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Old April 10th, 2009, 07:36 PM   #1
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Lighting Rx

I am going to be shooting a speaker in a week at a church, and got into to look at what the lighting is like. I have very little in the way of lighting to take with me. I set up an Arri 650 fresnel from about 40' away (which is the same area where I have set my cameras). For this test, the 650 was about 15' left of camera, so there was not much of an angle there.

It looks to me like I need some fill on the right and a back light. The shadow on the back wall has got me though. I'm not sure what to do there.

Please look at the attached and any advice you can offer will be greatly appreciated. My budget is next to nothing, so whatever fixes I do will need to be creative and low budget.

Thanks.
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Lighting Rx-light-grab.jpg  
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Old April 10th, 2009, 09:39 PM   #2
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well for the shadow on the back wall you can 1) set the light up higher which will then cause a longer shadow on the face (not a good thing but it will get the back wall shadow out) 2) move the speaker farther from the wall which I'll guess you can't do so then the only other thing you can do without spending a bunch of money on lights that you may or may not use again is to light it flatter. IOW, move the light closer to the camera position. and just let it be. Oh yeah bring it up slightly higher.
In many cases when I do interviews I'll just set up 1 light (a 600W softbox) on an 8 foot stand about 3 or 4 feet from the camera and shoot. It's not the most attractive lighting but for interviews or seminars it works.
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Old April 10th, 2009, 10:11 PM   #3
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What if I put some cheapo spots (like 150W PARs) on the back wall from the sides? I think having that back wall brighter would soften the shadow.
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Old April 10th, 2009, 11:24 PM   #4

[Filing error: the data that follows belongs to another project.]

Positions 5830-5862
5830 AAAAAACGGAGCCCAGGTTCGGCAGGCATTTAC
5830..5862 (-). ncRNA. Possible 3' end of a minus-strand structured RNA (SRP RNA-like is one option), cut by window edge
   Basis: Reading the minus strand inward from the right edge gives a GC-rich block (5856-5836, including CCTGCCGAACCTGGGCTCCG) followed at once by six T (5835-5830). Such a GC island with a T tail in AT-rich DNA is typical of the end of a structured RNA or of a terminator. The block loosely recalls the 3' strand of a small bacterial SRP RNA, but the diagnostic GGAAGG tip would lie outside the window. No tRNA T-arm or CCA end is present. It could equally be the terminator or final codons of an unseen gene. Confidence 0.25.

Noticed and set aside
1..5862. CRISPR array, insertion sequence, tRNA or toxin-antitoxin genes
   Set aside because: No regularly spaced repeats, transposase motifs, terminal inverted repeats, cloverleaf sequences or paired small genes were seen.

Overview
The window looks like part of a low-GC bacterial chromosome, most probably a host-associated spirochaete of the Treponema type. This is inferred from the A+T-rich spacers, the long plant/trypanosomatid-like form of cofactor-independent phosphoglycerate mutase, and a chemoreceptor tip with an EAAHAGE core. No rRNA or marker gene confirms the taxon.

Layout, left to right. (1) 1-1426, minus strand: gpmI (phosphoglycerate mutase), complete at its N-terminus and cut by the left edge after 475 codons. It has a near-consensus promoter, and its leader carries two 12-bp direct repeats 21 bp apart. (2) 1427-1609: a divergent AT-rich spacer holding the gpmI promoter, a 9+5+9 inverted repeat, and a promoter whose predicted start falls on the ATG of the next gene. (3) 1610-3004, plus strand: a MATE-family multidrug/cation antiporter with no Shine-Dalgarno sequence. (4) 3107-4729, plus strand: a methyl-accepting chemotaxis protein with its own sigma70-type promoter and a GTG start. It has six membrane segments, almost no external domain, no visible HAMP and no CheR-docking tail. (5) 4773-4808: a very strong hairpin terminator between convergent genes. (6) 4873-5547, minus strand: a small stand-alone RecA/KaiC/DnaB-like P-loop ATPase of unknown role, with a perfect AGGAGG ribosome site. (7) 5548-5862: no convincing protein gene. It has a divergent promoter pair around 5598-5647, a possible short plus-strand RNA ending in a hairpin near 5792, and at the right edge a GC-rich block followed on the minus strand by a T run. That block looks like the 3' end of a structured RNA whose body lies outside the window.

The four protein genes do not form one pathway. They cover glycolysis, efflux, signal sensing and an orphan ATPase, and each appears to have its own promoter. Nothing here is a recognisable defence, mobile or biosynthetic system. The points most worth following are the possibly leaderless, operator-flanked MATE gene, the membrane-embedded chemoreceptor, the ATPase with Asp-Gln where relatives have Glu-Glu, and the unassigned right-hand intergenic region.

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What's wrong with the shadow?

Life has shadows.

After 1 second everyone in the audience will see the shadow, understand it, and FORGET ABOUT IT.

You should do the same.

The fill light you're using is doing it's task just fine.

The speaker is lit well enough to see clearly. The shadows on his face give a pleasing enough sense of three dimensional depth.

As long as you get the audio right - and by that I mean as ruthlessly clear and clean recording as possible - you're done.
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Old April 11th, 2009, 12:54 PM   #5
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Your key light is the one on the left correct? If so, can't you just move your camera to the right. That way the camera would be on the same side as the fill...or does the fill have a big shadow also?
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Old April 11th, 2009, 02:25 PM   #6
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you I can use some PARS or some sort of other back light but trying not to spend any more cash on lighting, honestly I would just move the key light a bit closer to the camera or as was stated above, just let it go. To me it really isn't objectionable and I really didn't pay a lot of attention to it even after knowing it was there. Heck if you really want to, pick up a cheap flood type light from the local camera store (Smith Victor makes them among others) throw a piece of diffusion material on it put it on a low stand facing the wall check the color temp (white balance) and go for it. Probably a 50 or 100W bulb would do it.
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Old April 15th, 2009, 11:16 AM   #7
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I'm sort of with the "let it go" group as, other than that, everything looks good. I think the only reason the shadow is somewhat bothersome (although not terrible by any means) is because it's on a light colored background. If the whole background were the color of the rest of the wall I wouldn't even see it.

It looks like there is very little space behind the speaker so the shadow is better defined than one would like it - also leading to greater contrast between shadow and light colored wall which makes it more noticeable. On the other hand, I think with the scant space behind the speaker it would be hard to light the wall evenly and in the end the hot spot would be bigger and more distracting than the shadow.

Maybe a little more diffused/larger key, slightly higher key etc might help, but moving the speaker away from the wall would probably be best, if it were possible.

This is all lilly gilding - it looks quite nice as it is and I wouldn't mess with it much.
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Old April 15th, 2009, 11:26 AM   #8
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Thank you to everyone for your comments. I can raise that key light another 4 feet or so from where I had it that day, and that will probably be the biggest help. It will also help the speaker as it won't be as much in their line of sight looking at the crowd. I'll need to weight the stand a little more (heavier sand bags) to be safe.

Thanks!!
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